“Best Days Yet To Come”; Pres. Weah Says At 176th Independence Day Celebration
Despite the horde of developmental weightlifting already carried out in the last six years under his leadership, President George Manneh Weah has assured the nation that the best is yet to come.
The Liberian President said the nation and world would marvel at the country’s rise to nobler heights, and called on citizens to continue to develop the spirit of love, unity and reconciliation.
He said the best days of the nation are yet to come, and that the journey toward prosperity and progress is far from over.
In a special statement at the historic event held at the Centennial Pavilion, the Chief Executive introspected Liberia’s journey to statehood and the many political and social complexities it has endured.
Despite the unfortunate events of the past that regressed Liberia’s development, President Weah said he remains optimistic of a better Liberia, which he said is only realizable through unity, peace, reconciliation and the determination to put the national interest above individual desires.
He pleaded that those desires should not be put above the interest and general well-being of the country.
President Weah accordingly challenged Liberians to look to the future with hope and optimism because the country has come a long way.
“Although I am the Chief Executive Administrator of the country, the success we are promising does not rest with me alone,” he noted, adding that inclusiveness of this exercise requires the full and committed participation of all the citizens and friendly partners.
“Above all, it requires the unreserved commitment of those political stakeholders who are vying for positions in these forthcoming elections, as well as their followers,” the President continued. “It should be understood that, while our individual and collective political interests are uppermost, those desires should not be put above the interest and general well-being of the country, which is indeed our collective interest.”
President Weah reminded Liberians not to ignore the importance of peace after long and bitter years in the wilderness of anarchy.
“I am happy that since August 18, 2003, when leaders of various factions and interests made a solemn affirmation to end violence by signing the Comprehensive Peace Agreement in Accra, Ghana, Liberians have demonstrated their resolve never to resort to violence or go to war to settle their grievances,” the President reflected.
He called on citizens to be proud of themselves and their country, to be proud of preserving the sovereignty and cohesive integrity of Africa’s first and oldest republic.
He said the combined fortitude and patriotic commitment of Liberians are inspiration of hope for the future of a Liberia, which will rise and remain a bastion of positive history in Africa and the world.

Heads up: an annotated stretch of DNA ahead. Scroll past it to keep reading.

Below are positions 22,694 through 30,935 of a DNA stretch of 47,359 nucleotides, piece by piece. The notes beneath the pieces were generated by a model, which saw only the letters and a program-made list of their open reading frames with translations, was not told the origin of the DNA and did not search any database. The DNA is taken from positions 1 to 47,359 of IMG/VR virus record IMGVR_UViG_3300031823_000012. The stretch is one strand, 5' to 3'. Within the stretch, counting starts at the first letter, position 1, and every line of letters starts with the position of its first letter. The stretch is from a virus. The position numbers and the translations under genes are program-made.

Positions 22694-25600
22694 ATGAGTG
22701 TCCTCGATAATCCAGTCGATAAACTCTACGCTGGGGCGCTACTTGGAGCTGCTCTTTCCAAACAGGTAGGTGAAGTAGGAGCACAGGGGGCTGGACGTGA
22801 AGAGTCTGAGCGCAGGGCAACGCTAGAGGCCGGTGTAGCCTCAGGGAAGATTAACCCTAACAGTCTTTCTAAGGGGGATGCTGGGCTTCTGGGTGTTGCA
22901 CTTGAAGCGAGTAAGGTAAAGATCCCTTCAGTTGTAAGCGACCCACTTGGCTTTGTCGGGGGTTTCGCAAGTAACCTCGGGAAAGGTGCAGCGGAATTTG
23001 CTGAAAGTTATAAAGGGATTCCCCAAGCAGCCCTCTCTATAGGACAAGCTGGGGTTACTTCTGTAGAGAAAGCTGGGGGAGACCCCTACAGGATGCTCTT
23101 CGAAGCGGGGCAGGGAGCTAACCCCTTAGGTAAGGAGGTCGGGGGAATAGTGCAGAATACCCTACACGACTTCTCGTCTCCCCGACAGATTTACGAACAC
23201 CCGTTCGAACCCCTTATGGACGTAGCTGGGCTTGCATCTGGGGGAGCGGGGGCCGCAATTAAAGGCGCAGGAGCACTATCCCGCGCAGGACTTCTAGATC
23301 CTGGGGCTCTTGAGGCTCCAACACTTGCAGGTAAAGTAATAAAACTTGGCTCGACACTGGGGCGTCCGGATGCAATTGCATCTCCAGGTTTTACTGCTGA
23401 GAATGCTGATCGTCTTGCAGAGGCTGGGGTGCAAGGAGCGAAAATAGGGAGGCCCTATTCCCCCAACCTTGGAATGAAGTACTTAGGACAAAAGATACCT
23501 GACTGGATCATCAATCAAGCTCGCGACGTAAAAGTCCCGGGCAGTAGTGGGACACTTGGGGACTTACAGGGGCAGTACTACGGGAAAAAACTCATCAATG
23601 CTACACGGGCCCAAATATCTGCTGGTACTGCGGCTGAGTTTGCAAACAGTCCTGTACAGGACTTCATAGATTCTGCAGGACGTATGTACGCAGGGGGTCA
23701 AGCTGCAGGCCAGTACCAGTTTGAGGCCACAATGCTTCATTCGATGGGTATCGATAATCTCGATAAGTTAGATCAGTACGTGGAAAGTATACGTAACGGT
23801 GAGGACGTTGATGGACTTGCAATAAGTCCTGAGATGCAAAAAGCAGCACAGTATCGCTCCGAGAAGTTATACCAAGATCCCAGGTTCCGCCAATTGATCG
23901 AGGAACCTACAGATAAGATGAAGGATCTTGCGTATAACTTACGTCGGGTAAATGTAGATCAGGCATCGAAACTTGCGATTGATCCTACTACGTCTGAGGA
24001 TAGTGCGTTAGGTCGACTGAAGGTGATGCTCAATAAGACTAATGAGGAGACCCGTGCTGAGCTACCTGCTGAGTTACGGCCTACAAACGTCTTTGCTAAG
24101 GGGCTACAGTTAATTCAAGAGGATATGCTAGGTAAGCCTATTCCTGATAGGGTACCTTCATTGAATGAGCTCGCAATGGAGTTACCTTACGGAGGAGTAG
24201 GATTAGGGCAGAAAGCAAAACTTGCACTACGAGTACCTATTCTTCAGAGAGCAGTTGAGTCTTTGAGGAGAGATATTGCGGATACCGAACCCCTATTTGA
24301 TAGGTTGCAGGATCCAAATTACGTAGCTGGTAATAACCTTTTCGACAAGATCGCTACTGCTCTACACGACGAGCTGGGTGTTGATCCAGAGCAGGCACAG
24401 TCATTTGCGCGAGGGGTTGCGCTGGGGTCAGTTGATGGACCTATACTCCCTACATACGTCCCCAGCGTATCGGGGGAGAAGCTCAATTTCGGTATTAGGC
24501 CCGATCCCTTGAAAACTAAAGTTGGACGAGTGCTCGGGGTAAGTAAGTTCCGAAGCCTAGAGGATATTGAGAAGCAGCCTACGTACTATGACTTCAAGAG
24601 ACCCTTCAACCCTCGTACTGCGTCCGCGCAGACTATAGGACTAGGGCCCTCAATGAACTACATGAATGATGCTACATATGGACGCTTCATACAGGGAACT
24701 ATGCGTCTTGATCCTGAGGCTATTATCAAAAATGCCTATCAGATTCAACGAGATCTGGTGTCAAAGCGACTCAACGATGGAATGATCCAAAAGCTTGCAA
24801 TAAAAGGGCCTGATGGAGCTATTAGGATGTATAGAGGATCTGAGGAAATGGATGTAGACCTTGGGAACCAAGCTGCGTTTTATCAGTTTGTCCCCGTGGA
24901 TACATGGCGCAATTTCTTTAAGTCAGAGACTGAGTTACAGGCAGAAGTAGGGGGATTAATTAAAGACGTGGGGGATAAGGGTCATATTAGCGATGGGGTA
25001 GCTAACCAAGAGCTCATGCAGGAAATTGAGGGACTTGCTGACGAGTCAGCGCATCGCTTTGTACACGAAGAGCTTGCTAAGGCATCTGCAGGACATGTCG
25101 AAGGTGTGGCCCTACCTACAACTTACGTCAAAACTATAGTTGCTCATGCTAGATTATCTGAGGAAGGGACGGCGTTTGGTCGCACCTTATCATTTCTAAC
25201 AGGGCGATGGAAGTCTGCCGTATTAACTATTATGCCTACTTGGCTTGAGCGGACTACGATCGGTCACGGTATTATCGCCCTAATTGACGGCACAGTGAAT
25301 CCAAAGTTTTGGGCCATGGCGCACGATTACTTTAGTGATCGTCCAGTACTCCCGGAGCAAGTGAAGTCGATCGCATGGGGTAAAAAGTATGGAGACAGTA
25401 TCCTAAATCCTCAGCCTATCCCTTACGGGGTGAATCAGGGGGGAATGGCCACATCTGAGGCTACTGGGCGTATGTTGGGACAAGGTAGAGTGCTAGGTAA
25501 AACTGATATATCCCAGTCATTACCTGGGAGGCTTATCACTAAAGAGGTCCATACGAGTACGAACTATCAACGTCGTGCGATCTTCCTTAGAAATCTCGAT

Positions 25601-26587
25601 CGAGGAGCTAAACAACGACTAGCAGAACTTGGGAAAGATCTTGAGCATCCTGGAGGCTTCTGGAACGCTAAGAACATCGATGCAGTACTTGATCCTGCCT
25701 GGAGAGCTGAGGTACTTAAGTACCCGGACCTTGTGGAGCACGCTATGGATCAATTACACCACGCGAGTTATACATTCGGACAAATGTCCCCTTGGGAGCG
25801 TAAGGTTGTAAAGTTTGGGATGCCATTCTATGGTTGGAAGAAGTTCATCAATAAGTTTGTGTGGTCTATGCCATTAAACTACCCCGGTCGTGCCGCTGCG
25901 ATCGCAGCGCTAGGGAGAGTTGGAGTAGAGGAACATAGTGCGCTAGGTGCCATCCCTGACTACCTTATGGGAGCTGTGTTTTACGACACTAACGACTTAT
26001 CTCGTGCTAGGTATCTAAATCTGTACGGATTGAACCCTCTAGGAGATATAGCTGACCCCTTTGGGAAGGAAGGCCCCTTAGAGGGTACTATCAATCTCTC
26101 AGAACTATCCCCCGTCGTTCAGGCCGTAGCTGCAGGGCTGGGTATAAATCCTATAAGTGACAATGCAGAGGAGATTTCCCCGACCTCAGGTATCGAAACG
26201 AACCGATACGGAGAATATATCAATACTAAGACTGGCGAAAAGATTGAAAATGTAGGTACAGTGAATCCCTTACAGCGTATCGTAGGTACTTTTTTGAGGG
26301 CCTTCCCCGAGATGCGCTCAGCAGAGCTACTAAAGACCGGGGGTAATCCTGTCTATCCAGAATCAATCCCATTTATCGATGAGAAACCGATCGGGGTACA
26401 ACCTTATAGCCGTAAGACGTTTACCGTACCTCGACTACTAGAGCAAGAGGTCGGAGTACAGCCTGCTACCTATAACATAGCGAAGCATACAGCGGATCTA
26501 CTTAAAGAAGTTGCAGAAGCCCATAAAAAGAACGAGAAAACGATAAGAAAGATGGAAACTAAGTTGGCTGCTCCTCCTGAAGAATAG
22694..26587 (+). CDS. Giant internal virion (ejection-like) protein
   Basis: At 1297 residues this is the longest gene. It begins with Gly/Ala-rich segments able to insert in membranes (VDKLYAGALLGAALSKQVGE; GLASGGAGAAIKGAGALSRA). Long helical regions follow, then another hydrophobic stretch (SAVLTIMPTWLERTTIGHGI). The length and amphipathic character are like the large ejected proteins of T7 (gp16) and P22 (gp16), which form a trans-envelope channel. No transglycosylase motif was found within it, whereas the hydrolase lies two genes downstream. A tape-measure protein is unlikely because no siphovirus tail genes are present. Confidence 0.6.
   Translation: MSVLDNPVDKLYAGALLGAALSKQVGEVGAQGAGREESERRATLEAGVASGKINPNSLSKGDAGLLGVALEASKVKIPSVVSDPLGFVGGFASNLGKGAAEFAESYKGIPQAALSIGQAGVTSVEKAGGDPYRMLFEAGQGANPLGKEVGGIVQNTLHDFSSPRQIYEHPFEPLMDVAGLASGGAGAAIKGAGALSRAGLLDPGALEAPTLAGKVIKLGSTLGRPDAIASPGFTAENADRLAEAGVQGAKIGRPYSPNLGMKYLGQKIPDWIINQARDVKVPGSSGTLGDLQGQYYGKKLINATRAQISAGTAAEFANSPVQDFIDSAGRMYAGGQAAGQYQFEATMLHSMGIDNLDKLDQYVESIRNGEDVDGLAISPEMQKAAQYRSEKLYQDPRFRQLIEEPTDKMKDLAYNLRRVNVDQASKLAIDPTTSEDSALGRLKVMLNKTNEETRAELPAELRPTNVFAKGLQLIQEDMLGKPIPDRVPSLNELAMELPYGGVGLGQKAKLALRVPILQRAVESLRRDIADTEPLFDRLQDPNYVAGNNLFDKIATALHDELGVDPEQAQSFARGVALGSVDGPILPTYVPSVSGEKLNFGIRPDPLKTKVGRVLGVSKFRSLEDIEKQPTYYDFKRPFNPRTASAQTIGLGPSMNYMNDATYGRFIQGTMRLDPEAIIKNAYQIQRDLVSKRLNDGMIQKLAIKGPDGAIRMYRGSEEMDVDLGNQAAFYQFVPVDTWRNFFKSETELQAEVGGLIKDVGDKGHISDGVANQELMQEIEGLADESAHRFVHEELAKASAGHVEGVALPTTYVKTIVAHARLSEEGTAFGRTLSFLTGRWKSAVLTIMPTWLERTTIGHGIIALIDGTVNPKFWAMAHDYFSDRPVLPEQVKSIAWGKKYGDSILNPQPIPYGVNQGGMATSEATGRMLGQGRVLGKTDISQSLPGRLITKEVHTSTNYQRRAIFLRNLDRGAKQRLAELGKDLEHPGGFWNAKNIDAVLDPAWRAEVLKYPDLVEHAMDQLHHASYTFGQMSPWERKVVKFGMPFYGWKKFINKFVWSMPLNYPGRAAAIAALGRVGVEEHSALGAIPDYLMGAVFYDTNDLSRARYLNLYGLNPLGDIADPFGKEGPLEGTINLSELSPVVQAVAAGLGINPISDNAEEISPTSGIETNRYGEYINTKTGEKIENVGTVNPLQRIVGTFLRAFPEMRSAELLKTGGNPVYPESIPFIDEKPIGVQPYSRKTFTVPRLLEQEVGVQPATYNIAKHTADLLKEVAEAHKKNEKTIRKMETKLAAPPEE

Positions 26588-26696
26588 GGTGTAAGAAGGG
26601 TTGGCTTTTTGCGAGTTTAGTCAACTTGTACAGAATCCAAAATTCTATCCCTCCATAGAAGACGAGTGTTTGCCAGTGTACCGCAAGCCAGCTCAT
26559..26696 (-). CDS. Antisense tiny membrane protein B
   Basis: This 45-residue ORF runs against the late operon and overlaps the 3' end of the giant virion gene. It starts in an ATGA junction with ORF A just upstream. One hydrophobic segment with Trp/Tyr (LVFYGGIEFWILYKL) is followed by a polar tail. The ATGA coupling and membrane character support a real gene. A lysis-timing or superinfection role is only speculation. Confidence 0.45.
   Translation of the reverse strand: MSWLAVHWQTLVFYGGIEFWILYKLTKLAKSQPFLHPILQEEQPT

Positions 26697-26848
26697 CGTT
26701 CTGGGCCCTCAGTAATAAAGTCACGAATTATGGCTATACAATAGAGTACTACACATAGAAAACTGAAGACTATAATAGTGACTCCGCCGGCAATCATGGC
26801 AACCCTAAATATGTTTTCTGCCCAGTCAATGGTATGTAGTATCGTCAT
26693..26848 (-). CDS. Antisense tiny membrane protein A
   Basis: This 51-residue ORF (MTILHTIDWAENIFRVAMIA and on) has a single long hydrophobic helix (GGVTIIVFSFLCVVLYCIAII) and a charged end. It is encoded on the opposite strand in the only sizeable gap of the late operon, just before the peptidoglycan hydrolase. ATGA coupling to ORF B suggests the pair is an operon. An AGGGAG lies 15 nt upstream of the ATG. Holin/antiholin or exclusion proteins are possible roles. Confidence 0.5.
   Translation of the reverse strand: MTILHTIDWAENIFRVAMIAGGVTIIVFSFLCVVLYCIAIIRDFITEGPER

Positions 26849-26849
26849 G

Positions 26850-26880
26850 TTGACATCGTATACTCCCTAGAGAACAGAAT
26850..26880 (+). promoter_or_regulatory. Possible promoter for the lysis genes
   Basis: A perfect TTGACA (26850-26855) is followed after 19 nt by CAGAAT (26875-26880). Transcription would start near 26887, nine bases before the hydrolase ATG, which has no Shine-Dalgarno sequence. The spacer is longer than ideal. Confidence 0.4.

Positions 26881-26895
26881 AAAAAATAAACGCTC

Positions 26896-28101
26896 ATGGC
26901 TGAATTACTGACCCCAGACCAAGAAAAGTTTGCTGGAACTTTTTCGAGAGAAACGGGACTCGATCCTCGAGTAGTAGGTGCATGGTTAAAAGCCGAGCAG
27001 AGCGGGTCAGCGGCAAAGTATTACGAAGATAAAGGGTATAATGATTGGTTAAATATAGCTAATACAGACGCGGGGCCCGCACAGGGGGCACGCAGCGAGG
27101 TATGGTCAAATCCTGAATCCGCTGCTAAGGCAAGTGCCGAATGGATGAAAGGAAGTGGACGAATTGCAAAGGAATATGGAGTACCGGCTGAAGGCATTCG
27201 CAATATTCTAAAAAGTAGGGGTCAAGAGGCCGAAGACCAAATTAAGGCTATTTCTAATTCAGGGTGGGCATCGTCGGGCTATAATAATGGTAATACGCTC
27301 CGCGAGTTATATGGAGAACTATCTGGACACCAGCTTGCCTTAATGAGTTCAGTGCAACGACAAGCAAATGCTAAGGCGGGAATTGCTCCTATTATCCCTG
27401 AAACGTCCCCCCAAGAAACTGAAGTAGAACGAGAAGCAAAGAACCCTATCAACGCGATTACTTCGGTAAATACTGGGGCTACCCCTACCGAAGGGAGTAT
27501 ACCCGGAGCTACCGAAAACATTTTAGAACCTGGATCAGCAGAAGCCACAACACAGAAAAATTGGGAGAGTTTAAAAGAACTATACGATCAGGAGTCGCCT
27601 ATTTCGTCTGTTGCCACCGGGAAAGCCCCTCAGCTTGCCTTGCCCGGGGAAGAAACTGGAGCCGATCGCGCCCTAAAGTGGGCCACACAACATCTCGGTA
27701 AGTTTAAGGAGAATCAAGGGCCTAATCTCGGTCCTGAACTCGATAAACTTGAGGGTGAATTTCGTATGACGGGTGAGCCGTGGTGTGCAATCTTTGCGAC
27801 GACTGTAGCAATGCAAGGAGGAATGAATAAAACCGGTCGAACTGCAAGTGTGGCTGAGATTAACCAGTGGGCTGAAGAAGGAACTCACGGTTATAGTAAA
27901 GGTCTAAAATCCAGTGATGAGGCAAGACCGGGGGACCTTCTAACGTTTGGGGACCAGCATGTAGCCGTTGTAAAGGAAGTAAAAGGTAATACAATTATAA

He said together Liberians have a collective duty and obligation to uphold, protect and defend the Constitution.
He warned that Liberians “cannot ignore the shadows cast by the checkered past of our nation, particularly the dark chapter of the civil war that plagued our beloved land for 15 long and painful years”.
He recalled how lives were lost and the countless families torn apart, with over a quarter of a million Liberians perishing, and more than 1.5 million displaced, both at home and abroad, during the civil war.
“Yet, amidst the ruins of that time, we have persevered, united by a common purpose and an unwavering determination to rebuild our nation. We have proved that what unites us as Liberians is far stronger than what divides us.”
According to the President, Liberians are celebrating not just the anniversary of Independence but also the resilience of the people, whom he said have clung to the hope of a united and prosperous Liberia amidst challenges.
President Weah used the occasion to express his determination and energy in ensuring that the interest of the Liberian people is served, and that their will is done during the pending presidential and legislative elections.
The Liberian Leader also recalled the recently signed Farmington Declaration, which imposes on political losers the onus to accept the results of the election and refrain from violence.
He said, “Today, I reiterate, with renewed resolve, my commitment to patriotically discharge the responsibilities imposed on me as your leader, in the promotion and preservation of the fundamental rights and freedoms that are guaranteed by the Constitution, and to strive to create an atmosphere that is conducive to the free and unrestricted right to exercise your franchise in a peaceful, transparent, and inclusive process.”
President Weah promised to ensure that the conduct of the October 10th general and presidential elections is credible and meets all national and international standards.
He, however, said the success of the election, as promised, does not rest with him alone.
“The inclusiveness of this exercise requires the full and committed participation of all our citizens and friendly partners,” he noted. “Above all, it requires the unreserved commitment of those political stakeholders who are vying for positions in these forthcoming elections, as well as their followers.”